|"You're not here because you're right; you're here because you're wrong!"|
Returning to Mennonites, specifically, my friend's taunts obviously strike a nerve -- he gets to the truth of the matter, I think, but accidentally.
"Community" is not the Mennonite's primary concern (though brute survival nearly pushed it there, initially and for quite some time thereafter). Getting Scripture right is our first concern -- winning the argument! -- and it is a responsibility that falls to the shoulders of every individual reader, no matter their age or inexperience, in each of our manifold congregations. Which is what leads to manifold congregations.
In this intellectual environment, the first argument a potential writer of fiction needs to decisively "win" is the questioned need for any fiction whatsoever. "The Bible says to be people of Truth," etc. Throw in issues of pride (one of the Seven Deadlies, although we don't go for that errant Katolikje business of numerical assignation), and the arguments very quickly become labyrinthine and emotionally fraught.
From the moment a child learns to talk all intellectual life is reduced to argument, all the time. So, yes, there is a Protestant Literature and it is the literature of apostasy -- the entirely natural endpoint of the Protestant either/or impulse. "I have had enough -- you are all full of shit."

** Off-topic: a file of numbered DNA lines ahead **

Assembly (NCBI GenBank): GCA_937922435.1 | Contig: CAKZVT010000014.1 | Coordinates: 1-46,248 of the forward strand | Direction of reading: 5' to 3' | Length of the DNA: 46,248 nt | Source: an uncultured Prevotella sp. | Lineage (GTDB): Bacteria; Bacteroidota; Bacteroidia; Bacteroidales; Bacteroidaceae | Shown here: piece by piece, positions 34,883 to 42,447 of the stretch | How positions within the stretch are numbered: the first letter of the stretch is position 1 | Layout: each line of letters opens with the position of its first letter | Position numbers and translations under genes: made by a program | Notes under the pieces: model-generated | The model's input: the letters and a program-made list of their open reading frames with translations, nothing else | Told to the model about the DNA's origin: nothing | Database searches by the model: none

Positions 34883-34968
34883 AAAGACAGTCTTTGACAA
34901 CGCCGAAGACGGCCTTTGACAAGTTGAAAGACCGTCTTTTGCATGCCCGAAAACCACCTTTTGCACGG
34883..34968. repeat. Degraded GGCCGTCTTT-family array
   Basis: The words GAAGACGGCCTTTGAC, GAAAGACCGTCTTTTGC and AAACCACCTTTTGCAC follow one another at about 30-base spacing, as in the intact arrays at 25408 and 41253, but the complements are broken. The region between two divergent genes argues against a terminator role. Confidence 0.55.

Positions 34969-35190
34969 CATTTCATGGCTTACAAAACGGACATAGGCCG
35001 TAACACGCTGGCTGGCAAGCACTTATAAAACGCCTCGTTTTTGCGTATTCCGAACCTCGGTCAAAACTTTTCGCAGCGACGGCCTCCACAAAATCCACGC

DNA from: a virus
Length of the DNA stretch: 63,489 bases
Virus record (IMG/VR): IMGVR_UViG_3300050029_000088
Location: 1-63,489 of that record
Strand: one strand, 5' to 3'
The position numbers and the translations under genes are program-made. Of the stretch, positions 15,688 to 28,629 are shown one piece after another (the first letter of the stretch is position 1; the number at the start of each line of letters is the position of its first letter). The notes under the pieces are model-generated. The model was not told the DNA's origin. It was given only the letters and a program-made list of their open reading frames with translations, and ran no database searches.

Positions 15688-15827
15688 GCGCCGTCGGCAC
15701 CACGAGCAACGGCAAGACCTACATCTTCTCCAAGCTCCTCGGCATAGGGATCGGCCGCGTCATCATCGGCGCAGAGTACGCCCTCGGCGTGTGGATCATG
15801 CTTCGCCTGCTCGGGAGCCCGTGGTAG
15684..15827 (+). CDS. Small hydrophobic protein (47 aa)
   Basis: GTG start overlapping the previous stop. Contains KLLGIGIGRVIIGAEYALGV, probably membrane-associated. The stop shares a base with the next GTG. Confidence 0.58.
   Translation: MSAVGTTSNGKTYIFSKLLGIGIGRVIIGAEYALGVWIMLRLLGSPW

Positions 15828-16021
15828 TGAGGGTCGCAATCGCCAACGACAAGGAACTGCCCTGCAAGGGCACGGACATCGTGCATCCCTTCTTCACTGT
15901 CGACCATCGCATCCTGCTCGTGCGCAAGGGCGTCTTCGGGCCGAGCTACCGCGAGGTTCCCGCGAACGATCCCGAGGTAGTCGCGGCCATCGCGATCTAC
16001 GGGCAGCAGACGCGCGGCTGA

|"And here are 95 reasons why this is so."|
As a genre it provides more compelling and accomplished story-telling than does bald religious allegory -- how best to win an "either/or" argument, except by nuanced story that hints at "all/none of the above"? Countering these currents, however, requires a more primally direct, yet subtle capacity for layered narrative.
I certainly don't blame our current authors for their limits of imagination -- after all, they were handed a Magisterium cussedly built from scratch less than 500 years ago, one that eschewed all prior myth and folklore as Devilish heresy. When all you've got left is rancorous dualistic either/or debate, your Magisterium is quickly reduced to a nearly-empty pantry. We're good at sermons, though, as our fiction makes quite plain. Give us another century or two and maybe we can aspire to SF, Magical Realism, or even Fantasy.
For the sublime imaginative feats of consciousness-altering Comic Books, however, we may have to wait another 500 years.